Level 5’s Japanese RPG Ni No Kuni could easily be dismissed as a children’s game. Studio Ghibli produced, it retains all the childlike charm that is the cornerstone of the film studio, with an emphasis on colour, surreal characters and of course the young protagonist who embarks on an important journey. But here, as well as a truly mature storyline, lies a depth of detail, including an expansive created world, 400+ fightable creatures and over 100 side quests. Hand drawn cut scenes may be very few and far between but are a beautiful reminder of the studio’s input. A charming soundtrack is provided by the Tokyo Philharmonic Orchestra.
Our hero is Oliver, who lives in a charmingly Japanese idea of a 1950’s American town, ‘Motorville’. After a tragic accident, he finds himself transported to another world (Ni No Kuni literally translates into English as ‘a second country’) by his now sidekick ‘Drippy’ to do what he can to recover his old life. Drippy is a truly ‘love him or hate him’ character; supposedly a fairy, he looks like a Moomin/aardvark hybrid and speaks with a particularly strong Welsh accent. And Drippy is merely an introduction to the incredible imagination of the game developers.
In some ways the game channels other JRPGs; get ready to feel nostalgic. As in the Final Fantasy series, an unlikely hero travels the world accruing a group of loyal friends to defeat a world-threatening evil. Like Pokemon, fighting is predominantly taken on by an array of creatures captured in the game world, all with certain habitats and individual moves, strengths and weaknesses. You then level these up, and they infrequently engage in metamorphosis. However this is not turn-based, and – thank god – creatures visibly roam the map and can be avoided, thus dispelling the frustration of random battles. As you level up, creatures of lower levels will run away from you, creating seamless game play which avoids unnecessary fighting which is found in games like Pokemon. The learning curve is appropriate; creatures in the new areas may seem impossible to beat at first but victory soon becomes achievable. This acquires your characters money which can be exchanged for new weapons or items which can in turn be combined with other items collected in the world to make better weapons or new objects through the hugely expansive ‘alchemy’ system.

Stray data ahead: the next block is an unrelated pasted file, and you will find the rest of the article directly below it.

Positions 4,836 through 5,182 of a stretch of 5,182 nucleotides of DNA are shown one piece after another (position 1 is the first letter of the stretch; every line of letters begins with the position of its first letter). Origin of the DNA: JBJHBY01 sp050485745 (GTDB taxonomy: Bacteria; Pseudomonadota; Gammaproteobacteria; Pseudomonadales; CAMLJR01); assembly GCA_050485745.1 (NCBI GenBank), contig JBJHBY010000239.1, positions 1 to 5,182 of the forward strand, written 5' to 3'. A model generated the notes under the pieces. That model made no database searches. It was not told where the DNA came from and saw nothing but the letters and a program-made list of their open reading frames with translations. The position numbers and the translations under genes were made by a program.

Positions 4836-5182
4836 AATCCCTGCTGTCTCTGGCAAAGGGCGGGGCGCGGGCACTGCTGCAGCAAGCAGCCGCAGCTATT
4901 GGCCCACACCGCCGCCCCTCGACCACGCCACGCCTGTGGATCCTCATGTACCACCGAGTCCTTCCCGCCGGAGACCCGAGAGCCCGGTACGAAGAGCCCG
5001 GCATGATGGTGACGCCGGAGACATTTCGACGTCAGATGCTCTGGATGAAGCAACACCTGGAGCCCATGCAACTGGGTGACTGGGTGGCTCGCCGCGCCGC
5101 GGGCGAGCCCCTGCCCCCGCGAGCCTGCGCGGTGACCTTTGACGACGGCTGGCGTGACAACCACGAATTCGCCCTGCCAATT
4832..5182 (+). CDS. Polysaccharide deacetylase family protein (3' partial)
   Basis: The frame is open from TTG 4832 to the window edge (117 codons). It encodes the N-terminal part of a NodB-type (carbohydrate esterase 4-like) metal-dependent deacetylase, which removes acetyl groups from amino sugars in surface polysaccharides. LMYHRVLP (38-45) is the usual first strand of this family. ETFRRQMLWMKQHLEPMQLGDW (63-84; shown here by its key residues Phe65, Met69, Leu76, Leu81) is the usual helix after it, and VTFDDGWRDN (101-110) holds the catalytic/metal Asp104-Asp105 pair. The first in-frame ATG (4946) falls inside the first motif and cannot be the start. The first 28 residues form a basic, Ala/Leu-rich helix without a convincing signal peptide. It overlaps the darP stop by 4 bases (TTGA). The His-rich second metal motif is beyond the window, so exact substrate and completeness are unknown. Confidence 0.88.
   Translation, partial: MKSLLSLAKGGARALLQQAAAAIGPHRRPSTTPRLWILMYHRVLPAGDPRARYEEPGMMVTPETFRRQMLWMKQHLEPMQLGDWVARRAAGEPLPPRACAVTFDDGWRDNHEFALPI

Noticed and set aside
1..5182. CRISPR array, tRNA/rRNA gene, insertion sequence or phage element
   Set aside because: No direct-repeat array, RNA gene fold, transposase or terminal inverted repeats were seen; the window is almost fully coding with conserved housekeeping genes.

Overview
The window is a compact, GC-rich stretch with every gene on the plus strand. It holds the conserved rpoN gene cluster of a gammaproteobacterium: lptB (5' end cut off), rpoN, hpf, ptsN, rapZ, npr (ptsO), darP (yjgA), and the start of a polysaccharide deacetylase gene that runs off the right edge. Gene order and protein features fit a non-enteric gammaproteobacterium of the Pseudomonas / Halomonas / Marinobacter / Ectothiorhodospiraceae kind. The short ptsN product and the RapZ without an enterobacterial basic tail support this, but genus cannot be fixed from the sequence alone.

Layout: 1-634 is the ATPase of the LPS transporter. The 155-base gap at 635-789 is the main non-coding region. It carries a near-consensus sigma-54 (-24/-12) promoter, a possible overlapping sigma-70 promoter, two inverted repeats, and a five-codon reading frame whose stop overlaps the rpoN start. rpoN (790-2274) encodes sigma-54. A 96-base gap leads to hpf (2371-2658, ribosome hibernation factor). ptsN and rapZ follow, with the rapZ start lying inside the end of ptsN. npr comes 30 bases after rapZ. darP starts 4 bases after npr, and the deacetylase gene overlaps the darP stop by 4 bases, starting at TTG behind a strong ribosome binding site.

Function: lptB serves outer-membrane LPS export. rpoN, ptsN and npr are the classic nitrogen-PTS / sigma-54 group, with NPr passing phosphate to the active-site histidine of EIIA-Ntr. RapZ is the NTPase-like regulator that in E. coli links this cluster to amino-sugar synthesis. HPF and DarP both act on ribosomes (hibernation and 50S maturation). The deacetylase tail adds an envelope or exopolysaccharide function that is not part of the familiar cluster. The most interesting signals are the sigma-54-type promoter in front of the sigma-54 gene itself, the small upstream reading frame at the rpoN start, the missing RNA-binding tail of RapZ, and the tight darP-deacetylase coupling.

But where Ni No Kuni triumphs over these games is in its truly imaginative settings and situations. A quaint town is of course populated half by humans and half by cats. A haunted castle twists the screen upside down, causing much confusion. An ancient civilisation has an entire alphabet, and you need to do some deciphering. And there is an impressive selection of bosses to defeat along the way, always integrated properly into the storyline, and usually challenging. Not to mention the plethora of puns which name basically everything in the game – I particularly enjoy the fact that someone had to laboriously re-write puns in English for every single creature (a sun shaped creature morphs from a ‘Grandsun’ to a ‘Great-Grandsun’, for example; the evil version is the ‘Wayward Sun’). I found these quirky and charming; some may not.
Some, however, may find the game over-complicated and in some places indulgent. The dialogue, in particular, could do with a more brutal cut in places. This often means the game ‘holds your hand’ by spelling out your tasks which could have relied on gamer initiative. The AI of your companions can also be frustrating, with one character in particularly seemingly completely unable to defend herself in any way. It’s very story-heavy, and you’ll need to invest time in the game; the story is around 40 hours with extensive extra material unlocked afterwards, meaning to complete the game you’re looking at spending 80 hours on it (I could have done without the clock on the pause menu telling me just how many hours I’d wasted). Of course, this is also indicative of great value for money and a truly immersive level of detail.
Ni No Kuni is one of the most creative games I’ve played in quite a while. It’s refreshing to see a game driven by artistic merit in a sea of first-person shooters. With 80 hours of game play and a noticeable lack of premium content, here is a game which prides itself on the experience given to the player, and doesn’t try to milk every last penny out of them.